■wlilrtt te-.itHi.il 'ii li. .li.'in*    l-'.i  *!•*■ '•■■■
on nit wit* u> ixitiU, a,,- min a four-
horse wagon loaded with griMerie*,
when within a mile of ( .-nulinmc, in
going down a steep pitch the wagon
struck a large stone with such viol-moo
lhat Foster was thrown Irom bis seat,
.. ... ,      pUSMO'.I   UVClf    Kits   AlilO   O.A1    lliu
barb nNrt. and I0,m> strawberrv plant*, j i,t £'\lZ are Si £Sj ^fcls! ^T f WS " ",",",'° * T'1- , I1'
All ykiMlnr gon«l crop* lm,*le IrniiiulI ,* a r hvu L u Led .t ,be ,«,..? ."* t ' u "-""""'' f",,)th^
fur irardfu  truck   muter Ho'  l.,w     Vo! i H    ,,kl'k,,y,*«» »l  »"•*."»•'«*,, tramstftr a  me
lorgaMien irutK  nnaer the hue _\oj t.l)iiHi,iHi Ul (4jtUI|r ,H|t ,m, Hlui in d«.|„,fniMl  ^jmj,,-
valopmem work. . ' 1^.^,
Williatiis' cigars are relished by all
slH'TII1..-\«T    Mlnir.1V    MJMI;il
l.tii'liin's •   Minn
Tie' !,.!« Marf'l/llie
•1 -ll'itless III-ji'.l 111' llie
-hut public 0|iiliiii|i in n
mie    ..'   ,l •     ,*'*'»   V, ,',.■ ■:
•ay- :    "Hie ".i.-h.-I.-H'I
l'i t1 e t 1' i   ' -   HI. itistMi *
-«.f..i<.i> .,1 lie.. i'v     •-    :
h:iN   Un-   ii'i-'it,-!'' HI     .f
matter wicit   fin,el-   !,■•
^,'et the I icln *-, he ;* 1
I erj.illi set a f,i,'l»iv 1,
'I ilile rilel #*• ne t ','• • 1 •'
lii..|iei , .Mill ll UiiUiil
I'l iitii.il Lm* ''
■nel IJevev,
1.1 M *. ol J,on
.'ill i|   to .iitveli
'V      ',-   *.: ■
if   l-Hslieer.-ttl
. ■'*
'lli  .
i .1 I
. 111!
•s 111
III      i|
•ctaOie  nun
.1    t ,.   1 •.
Owin,;loa  change  in bii»ine*»s and   worKiinf   to   lull  -rapacity  for  il.e   re ■
nurinabilitv to |.ro|ii.f|v   attend to it. I mainner of thW ve-ir: the total iuimIiic '
wo will le«»4i tu anv   iieltisirtous i.t-rson   «'"»• *,( '!"• di-frit■• ni,m■» tot v«  *,',,f„.i,r
i..« ,i>rtiin   itiiiisei jfanu'ii, t umii buy.' '"lien neaiiv *i\ liuniljeii lhain**iiA tons,
for a" short or long   term, at   an ex !'*>' f>eiemlier ;u^t
tmmely low rental     Ihe gardens em-1 -  — 1
brace live iKies, rtiul   «re plaiiled  with! *«rth *u»*r Hliipuifwia.
^ frui,.tr(•,.!.,<-:^'lu.,,",• vherrit** and ap>i     |'rob»bly no mine in Sotillieatt Koo I
tenay is attracting more attention mi uj"ji,l|f |n front of'the' inovlng\
present than the North Star. sav» the wimh   pu«io<t ovev L» ami i.e.
Wfimtieclor.     ite     ......
{ilea—20t»will l»e ■hearing' next vear;
KM) currant hushes, -JOO hlackhetry
btishe*. b»' irnrtsf.hf»rsy hmhf*,•*>tt) vh-xi
I'flis vear there fills Iwer* a  if*t!iiuii_
in the nrii'lie tion of  «iU,.|.ii-»i! ore- ii,
Niiiilieast Kootenay and a coiineipieiit
illlllll   l|f*-*l:   i'l    111-    -silver     -Uf.iillti "..'I   'it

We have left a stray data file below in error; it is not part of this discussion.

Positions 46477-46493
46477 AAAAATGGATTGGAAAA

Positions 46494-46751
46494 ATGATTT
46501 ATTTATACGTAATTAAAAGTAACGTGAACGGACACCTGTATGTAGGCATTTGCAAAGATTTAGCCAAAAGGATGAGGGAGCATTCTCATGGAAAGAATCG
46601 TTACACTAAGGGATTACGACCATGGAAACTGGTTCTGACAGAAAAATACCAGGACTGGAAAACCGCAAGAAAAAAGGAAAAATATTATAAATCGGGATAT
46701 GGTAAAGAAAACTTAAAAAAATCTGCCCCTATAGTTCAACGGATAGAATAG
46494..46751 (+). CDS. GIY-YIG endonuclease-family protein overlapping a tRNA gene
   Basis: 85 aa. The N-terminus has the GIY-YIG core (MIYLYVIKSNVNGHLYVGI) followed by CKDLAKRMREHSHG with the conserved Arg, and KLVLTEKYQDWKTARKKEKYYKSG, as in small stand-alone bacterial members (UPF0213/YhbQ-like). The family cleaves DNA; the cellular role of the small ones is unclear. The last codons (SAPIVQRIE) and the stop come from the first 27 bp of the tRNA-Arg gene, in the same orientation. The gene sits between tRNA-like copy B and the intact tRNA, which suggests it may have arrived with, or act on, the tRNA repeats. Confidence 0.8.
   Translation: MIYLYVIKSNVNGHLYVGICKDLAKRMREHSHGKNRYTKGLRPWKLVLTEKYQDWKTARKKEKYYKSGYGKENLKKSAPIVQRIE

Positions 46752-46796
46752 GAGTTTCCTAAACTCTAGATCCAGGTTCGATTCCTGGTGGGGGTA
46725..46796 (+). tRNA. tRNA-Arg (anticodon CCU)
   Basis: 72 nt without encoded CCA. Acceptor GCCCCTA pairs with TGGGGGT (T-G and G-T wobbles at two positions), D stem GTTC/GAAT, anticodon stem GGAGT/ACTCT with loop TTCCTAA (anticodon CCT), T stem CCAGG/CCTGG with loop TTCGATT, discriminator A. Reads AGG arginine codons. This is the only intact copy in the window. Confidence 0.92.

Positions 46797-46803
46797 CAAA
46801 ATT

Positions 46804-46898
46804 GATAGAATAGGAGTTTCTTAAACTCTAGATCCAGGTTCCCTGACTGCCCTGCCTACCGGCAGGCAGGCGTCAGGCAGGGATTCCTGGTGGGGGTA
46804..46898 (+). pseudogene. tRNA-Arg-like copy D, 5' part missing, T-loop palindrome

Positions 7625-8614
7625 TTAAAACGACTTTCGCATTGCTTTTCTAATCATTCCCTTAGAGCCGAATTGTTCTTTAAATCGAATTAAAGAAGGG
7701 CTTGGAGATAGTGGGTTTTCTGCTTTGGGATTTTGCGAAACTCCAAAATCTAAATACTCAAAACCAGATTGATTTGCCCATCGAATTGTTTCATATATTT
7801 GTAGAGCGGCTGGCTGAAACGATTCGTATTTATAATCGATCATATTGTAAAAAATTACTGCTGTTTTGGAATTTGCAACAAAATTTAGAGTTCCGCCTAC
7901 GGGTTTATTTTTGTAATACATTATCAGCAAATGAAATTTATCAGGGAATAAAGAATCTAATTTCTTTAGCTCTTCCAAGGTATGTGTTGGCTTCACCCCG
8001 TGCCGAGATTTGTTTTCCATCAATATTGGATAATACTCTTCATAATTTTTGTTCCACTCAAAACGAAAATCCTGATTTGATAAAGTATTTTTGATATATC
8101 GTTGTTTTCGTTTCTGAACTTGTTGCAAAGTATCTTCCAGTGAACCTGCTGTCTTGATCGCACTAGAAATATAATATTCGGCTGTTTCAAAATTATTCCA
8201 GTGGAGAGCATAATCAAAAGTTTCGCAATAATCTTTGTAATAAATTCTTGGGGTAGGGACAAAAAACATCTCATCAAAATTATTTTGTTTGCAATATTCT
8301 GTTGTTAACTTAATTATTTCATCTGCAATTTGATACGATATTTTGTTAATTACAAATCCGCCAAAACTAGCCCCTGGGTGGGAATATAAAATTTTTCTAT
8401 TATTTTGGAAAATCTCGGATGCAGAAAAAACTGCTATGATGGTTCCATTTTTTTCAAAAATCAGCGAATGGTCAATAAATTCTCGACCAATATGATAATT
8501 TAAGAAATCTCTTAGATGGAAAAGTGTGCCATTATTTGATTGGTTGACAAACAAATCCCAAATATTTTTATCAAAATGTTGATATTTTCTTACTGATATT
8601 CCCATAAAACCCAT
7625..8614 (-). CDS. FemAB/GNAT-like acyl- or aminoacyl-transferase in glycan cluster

1 nc ui-ii 111 Jin' f>iu*i' nl tin' di'i ii-an-
i» not aitiiiiutnbU' to the loine- hut to
tin-<-n.i|iii.,|i of the lead lliitlkct
Kach yeiir ftresenta to the notiitt of
liiiiniiji tneii the many k 110* 11 lojijHr
dep.is|t« of greai extent which are min
linn,   i.'i.i'i
r f,ii\ public   nre*
liian i_- ii I to
le»|«( table
«,    Illl!
imve |.|'iil|-/iit the
ie 1 ►,« ol uo lioi-iisi
ll    ■   tfl.'Sltli    ill    III**
•   'i.i,-»   a*   tie   hi*
t«ffpull! nt
I'liaM* tef I-
'1  '. 'Hi     III*  llt.'l.i
Tie-    IttaiiNtfellielii     •.?    'he   Ihtf'   big-
► III)'»nlijr llllllf-s ef I el;'l|s in Caill|»—tllf
Nettie is, Iriune sol Silver I it|»—have
)on.ei|  (ours   huiI   .»!••  having a tele-
.  phone sv*tern installed in Ferguson for
at»'-<l in Sotuheast Kootenav, and which \ *•»•* «-»»»venieme ol tin- tnlfnrs    Then*
Witt   he   I'll',",!    ifevetoj-.eif   &\   Uu.   lu'.'Vn- , "''I' ('**   'Ul   iu-U'lUncl.'    .<.*.   '.in    oiiicr ol
~    '   * the Metropolitan umij »o». mie in the
under tbe hue    N'o
Chines* gardens to i/»mi»te wilh. Thi»
ia a rare Apportmiitv    For tcrms. +U,, ]
apply 10 C. A H. AvLwi.v,
iiitn -Fsmbnnie in an
roiulitinn — Fergnton
y   iter
when tt*ii»portatti:ii is afforded
A 1 'Oli-idef «h!e HiunlMit r»f  -ilaepr mitt
log has i»eeii carried on this »e«..oii nn
on tbl
Wild Unrae *tn! I'arry tr-eek*. ag-1 thn*
. itKiU-Mtno.-ii sr-e thst  ihe anteaa-l-rvut^ut
iof plarer gold  will   f« materiaify Jn
"'I--  if ffie .Vittie
in at Kighl Mile,
Ne* l>enver. B. C     ' loveri nf the w,*e*l.
It you wain to he twalihv  eat fruit!cre«t<<«l.   Ibedint'oT-erv of tfioe go'.A on
kind Williams aalb.   Ki»h rre«-k t*
fresh Mild ripo—the I
•MraHlng a»w*t»fi*.
Gre*l Westci „   ,)ff
I,, ottf *'. thr Tt in 1
one at the >ilv#»r Cup. ami oneof eonm«»
tt the tettnin*!. —Kercaanti KagJe.
I    Two aftnti-titim ar*> -t»tt«*r In the
i both th»n in \Yie hurnl. THE LEDGE, NEW DENVER, B. C, SEPTEMBER  Jl, 1902.
Ninth Yeae
-n™. i ■»,«« i ♦wndnllars a year In advance When not so paid It is SSt.SO to parties worthy of credit. I.eRal advertising 101 cents a
nonwtoi^akt^^M^uAlZwa*liri****ii rahsequmf insertion. Reading notices Scents a line, an.T commercial advertisine
•ru.i«H in niires aecordini? to circumstances. ,
miOwSlfr Tn* Lkdok Is located at New Denver. B.C., and can be traced to many tiarte of the earth. It conw'to'^J^\_\
«v«^,,V«daT^d has neve? been raided by the sheriff, snowslided by cheap silver, or subdued by the fear of man.. It works for the tr
every Thursday ana ?*^.3r.w«d and champagne-flavored capitalist. It aims to be on the right side of everything and believes that lit-U
bK!SataTSmt5lJt2«5Jt? he wicked^^ln la?WseB It has stooa the test of time, and an ever-increasing naystreak is proof(that Itis
^^^t^^tV^ivmin^Xvma do occasionally hit our smokeotack. A chute of Job work is worked occasionally for the bcnelit
Mm™«;and thiSnan"ler Owie in and see us, but do not pat the bull dog on the cranium, or chase the black cow from our water